The European Commission considers that Equivalence of Inputs (EoI) is the surest way to achieve non-discrimination, enabling access seekers to compete with a vertically integrated SMP operator. In Sweden, one of the member states with the highest broadband penetration, the Post and Telecom Authority (Sw. Post- och telestyrelsen) (PTS) published a decision concerning wholesale fibre access on February 19 2015. The decision is intended to secure the continued growth of fibre access in Sweden through applying an EoI approach, which comes into full effect on December 1 2016, instead of price regulation. However several market players disagree with the approach taken by PTS. This article details a few key points in PTS's decision and highlights some of the critical market responses.
PTS considers that the relevant retail broadband market is relatively broad, including broadband products based on copper, cable-TV and fibre. Similarly, on the wholesale level, PTS considers that copper based access products compete with fibre (access via cable-TV is not included due to limitations in technology). The geographic market is national in PTS' view.
PTS considers that the incumbent TeliaSonera has a very strong market position due in particular to its high market share and control of infrastructure. However, PTS does not view TeliaSonera's position as strong enough to motivate price regulation. PTS instead embraces the concept of EoI as a counter-balance to TeliaSonera's market power. PTS reasons that if TeliaSonera would start to price discriminate on fibre products customers would switch to copper instead, which is substitutable and remains price regulated on wholesale level (hence the existing price regulated copper constrains excessive pricing of fibre). In addition PTS reasons that the competition for fibre wholesale access has increased lately as a result of several smaller local/regional players being able to compete with TeliaSonera, and price regulation would risk dampening this fledgling competition.
The market responses to the PTS decision have been varied.
The Swedish Competition Authority agrees with PTS's market definition and embraces the concept of EoI, arguing it will increase transparency and is deemed to be important in the EU following a European Commission recommendation in the area.
Among the companies criticising the decision are access seekers, that is to say, potential wholesale customers to TeliaSonera, including the major operators Telenor , Tele2 and Com Hem .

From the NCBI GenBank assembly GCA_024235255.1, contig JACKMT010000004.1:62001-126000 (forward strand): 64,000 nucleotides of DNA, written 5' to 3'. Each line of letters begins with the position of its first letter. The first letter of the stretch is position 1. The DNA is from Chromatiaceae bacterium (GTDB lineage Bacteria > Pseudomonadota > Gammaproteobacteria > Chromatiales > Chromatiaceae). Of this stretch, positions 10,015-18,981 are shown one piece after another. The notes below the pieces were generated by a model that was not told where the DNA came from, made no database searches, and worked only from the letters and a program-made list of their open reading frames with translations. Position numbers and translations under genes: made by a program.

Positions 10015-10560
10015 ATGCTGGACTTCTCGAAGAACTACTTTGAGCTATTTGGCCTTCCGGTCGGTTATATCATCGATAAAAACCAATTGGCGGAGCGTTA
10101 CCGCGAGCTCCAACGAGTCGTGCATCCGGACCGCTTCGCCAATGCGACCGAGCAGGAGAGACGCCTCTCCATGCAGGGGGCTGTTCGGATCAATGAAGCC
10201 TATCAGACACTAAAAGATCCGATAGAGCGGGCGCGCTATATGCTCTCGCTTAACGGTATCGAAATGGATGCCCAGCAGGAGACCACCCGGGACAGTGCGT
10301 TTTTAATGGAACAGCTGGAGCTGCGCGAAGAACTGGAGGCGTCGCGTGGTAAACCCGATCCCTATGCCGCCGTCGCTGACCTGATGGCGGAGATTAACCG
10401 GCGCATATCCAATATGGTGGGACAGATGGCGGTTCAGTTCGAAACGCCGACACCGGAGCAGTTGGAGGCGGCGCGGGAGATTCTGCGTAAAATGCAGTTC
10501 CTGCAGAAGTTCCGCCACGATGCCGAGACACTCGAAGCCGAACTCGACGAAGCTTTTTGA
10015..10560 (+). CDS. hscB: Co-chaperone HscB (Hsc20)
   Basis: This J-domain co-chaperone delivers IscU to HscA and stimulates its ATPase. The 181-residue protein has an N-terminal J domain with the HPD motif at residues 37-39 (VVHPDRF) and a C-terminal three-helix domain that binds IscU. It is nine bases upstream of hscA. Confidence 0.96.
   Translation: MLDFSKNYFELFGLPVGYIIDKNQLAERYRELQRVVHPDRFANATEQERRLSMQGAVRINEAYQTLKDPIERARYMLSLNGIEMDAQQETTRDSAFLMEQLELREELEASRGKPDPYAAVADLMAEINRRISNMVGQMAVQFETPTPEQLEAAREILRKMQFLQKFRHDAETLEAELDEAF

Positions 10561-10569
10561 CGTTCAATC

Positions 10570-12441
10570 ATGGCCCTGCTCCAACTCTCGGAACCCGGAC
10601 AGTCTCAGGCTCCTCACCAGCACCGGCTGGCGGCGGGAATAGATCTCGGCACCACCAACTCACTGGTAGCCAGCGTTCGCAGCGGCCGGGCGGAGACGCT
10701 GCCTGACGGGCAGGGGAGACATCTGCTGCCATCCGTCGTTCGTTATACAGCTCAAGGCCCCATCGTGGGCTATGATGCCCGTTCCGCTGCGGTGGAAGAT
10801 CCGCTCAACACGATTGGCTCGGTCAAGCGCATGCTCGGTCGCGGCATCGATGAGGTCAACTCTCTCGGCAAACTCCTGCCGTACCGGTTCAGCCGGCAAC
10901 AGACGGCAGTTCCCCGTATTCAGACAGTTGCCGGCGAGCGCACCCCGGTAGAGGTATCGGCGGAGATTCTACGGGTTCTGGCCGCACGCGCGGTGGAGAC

Telenor considers that EoI alone is not enough to maintain competition for wholesale fibre access and will not work in practice in relation to TeliaSonera. Telenor claims that PTS has overestimated the competitive pressure copper based products have on fibre. Telenor advocates for price regulation combined with strengthened non-discriminatory obligations.
Tele2 is opposed to PTS's market definition, claiming that fibre and copper are not substitutable, notably because fibre enables higher transfer speeds. As a result, Tele2 questions whether copper could have any price constraining effect on fibre. Tele2 adds that the existing regulated price on copper in any event favours TeliaSonera.
Com Hem argues that sales of copper-based products have been declining whereas sales of fibre have been increasing and that this fact has not been fully reflected in PTS's decision. Com Hem also questions copper's constraining effect on fibre and points out that most of the copper products in Sweden are in fact sold by TeliaSonera and not competing operators. Besides criticising the decision as such, Telenor, Tele2 and Com Hem also criticise PTS for not having taken account of their views expressed in previous consultations.
Unsurprisingly, TeliaSonera broadly welcomes PTS's decision. TeliaSonera however underlines that imposing EoI will entail a heavy burden on TeliaSonera that will be proportionate only if price regulation on fibre is removed. The company argues that the competitive landscape has changed as a result of the shift from copper to fibre, and TeliaSonera faces competition from several local/regional players which all offer fibre access. TeliaSonera's response corresponds to the approach among other incumbents within the EU who have called upon regulators to allow higher prices for wholesale fibre access, arguing that higher margins will encourage investment in fibre. These incumbents have at the same time been accused of delaying investments in fibre due to their fear of losing customers in the transition from copper to fibre.
Interestingly, though, fibre operators competing with TeliaSonera have not all welcomed PTS's decision. For example, IP-Only, controlled by the private equity firm EQT, criticises PTS's decision, stressing that without price regulation TeliaSonera will be able to impose geographic sub-subsidisation, in terms of which higher prices could be charged in areas with low competition to compensate for the lower prices charged in more competitive areas. Municipality controlled fibre operators emphasise that their actions are limited by law, for example, their ability to expand outside their municipality preventing them from enjoying the same economies of scale as TeliaSonera.
It is impossible to predict the future of fibre wholesale access in Sweden. However, we know that when the access technology shifted from dial-up to copper-based ADSL broadband products PTS did not price regulate the market for ADSL products intended for wholesale users. This product later became margin squeezed by TeliaSonera, which is precisely what many rival operators now fear will happen to fibre technology.